Although research has shown some correlation between exposure to media violence and real-life violent behavior, for many, the question that has remained unanswered is: What effect does this have on our brains?
Looking to answer this question, researchers at Columbia University Medical Center’s Functional Magnetic Resonance Imaging (fMRI) Research Center showed one group of subjects several short clips from popular movies depicting acts of violence. Another group watched non-violent but equally engaging movies depicting scenes of horror or physical activity.
The results were compelling. Using Functional Magnetic Resonance Imaging (fMRI), the researchers demonstrated that, after subjects watched the violent video clips the right lateral orbitofrontal cortex, an area of the brain responsible for suppressing behaviors like inappropriate or unwarranted aggression became less active. Less activation in this network was characteristic of subjects who also reported an above average tendency to behave aggressively on a personality test. Moreover, the researchers also found that after repeated viewings of violence, an area of the brain associated with planning behaviors became more active (Hirsch et al., 2017).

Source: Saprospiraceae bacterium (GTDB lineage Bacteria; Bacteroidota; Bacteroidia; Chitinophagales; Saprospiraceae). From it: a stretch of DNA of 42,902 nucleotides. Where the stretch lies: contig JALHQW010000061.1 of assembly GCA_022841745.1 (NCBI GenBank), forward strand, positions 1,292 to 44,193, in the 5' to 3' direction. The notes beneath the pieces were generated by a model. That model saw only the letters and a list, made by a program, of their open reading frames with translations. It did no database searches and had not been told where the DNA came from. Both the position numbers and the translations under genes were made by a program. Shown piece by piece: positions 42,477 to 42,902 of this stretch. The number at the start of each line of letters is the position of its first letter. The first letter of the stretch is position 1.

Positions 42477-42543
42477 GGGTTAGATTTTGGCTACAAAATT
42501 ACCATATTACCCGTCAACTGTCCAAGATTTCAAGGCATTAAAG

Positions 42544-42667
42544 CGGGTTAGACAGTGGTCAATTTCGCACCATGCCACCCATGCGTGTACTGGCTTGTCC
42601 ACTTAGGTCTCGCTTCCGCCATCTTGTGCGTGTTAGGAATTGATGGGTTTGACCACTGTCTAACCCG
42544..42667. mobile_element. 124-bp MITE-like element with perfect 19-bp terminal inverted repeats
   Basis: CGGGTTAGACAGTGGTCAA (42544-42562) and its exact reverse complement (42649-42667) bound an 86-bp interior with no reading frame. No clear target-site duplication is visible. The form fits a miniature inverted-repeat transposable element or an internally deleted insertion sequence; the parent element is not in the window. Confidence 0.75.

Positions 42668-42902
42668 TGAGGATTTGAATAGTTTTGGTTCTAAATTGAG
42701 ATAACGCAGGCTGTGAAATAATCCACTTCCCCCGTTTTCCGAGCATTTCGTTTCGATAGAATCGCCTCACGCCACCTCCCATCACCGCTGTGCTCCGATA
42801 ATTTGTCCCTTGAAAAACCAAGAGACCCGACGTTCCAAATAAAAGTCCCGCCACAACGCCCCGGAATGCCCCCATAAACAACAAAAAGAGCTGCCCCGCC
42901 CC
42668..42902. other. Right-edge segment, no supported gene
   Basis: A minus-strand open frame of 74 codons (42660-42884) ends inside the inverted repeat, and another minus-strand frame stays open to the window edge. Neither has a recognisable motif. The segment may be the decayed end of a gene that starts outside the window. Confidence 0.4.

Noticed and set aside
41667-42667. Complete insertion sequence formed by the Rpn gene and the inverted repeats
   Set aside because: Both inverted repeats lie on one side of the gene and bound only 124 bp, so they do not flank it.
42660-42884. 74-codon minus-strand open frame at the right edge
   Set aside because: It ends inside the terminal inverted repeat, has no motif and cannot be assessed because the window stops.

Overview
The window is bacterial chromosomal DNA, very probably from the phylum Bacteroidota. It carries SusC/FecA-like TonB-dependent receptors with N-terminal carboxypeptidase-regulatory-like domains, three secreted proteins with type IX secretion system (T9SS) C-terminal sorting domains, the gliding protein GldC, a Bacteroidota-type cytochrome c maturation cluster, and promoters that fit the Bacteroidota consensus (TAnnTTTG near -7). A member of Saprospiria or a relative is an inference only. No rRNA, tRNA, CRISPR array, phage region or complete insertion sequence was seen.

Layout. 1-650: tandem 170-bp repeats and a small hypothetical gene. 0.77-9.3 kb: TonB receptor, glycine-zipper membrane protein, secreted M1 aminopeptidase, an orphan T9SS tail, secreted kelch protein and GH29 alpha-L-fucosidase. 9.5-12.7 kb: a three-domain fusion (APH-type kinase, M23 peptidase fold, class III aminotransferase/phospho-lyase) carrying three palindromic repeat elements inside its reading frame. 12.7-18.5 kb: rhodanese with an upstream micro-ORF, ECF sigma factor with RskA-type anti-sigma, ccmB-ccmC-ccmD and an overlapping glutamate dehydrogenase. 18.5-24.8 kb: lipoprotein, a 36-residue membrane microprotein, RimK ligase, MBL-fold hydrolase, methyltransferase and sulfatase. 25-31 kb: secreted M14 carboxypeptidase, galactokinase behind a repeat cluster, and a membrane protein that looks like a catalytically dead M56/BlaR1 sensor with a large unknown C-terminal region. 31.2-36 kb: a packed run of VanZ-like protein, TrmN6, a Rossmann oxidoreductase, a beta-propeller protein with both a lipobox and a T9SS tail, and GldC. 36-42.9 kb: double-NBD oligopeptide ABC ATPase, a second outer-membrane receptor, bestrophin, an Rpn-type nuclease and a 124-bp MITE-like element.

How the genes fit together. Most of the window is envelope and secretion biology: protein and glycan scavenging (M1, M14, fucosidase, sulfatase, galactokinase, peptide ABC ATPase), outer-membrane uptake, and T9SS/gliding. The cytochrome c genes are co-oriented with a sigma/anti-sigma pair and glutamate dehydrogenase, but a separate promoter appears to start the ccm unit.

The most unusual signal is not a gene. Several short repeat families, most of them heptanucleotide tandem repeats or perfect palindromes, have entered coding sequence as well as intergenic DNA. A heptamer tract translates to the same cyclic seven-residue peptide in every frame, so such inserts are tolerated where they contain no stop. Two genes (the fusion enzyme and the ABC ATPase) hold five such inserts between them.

“These changes in the brain’s behavioral control circuits were specific to the repeated exposure to the violent clips” (Hirsch, 2017).
What we can ascertain from these findings is that viewing violent media makes us more prone to violence, but at the same time, less able to take steps to inhibit our aggressive behavior.
“Our findings demonstrate for the first time that watching media depictions of violence does influence processing in parts of the brain that control behaviors like aggression. This is an important finding, and further research should examine very closely how these changes affect real-life behavior” (Kelly, 2017).
Will viewing violent media make someone who is otherwise not predisposed to aggression violent? Probably not. However, the reality is that media is swayed toward sensationalized depictions of violence, which, when viewed, activate parts of our brain that are not associated with pleasant feelings like joy, engagement, gratitude, and compassion.
For me, the choice is clear. I’d simply rather watch, or better yet, do, something that gives me a sense of meaning and enjoyment — and probably activates those parts of my brain.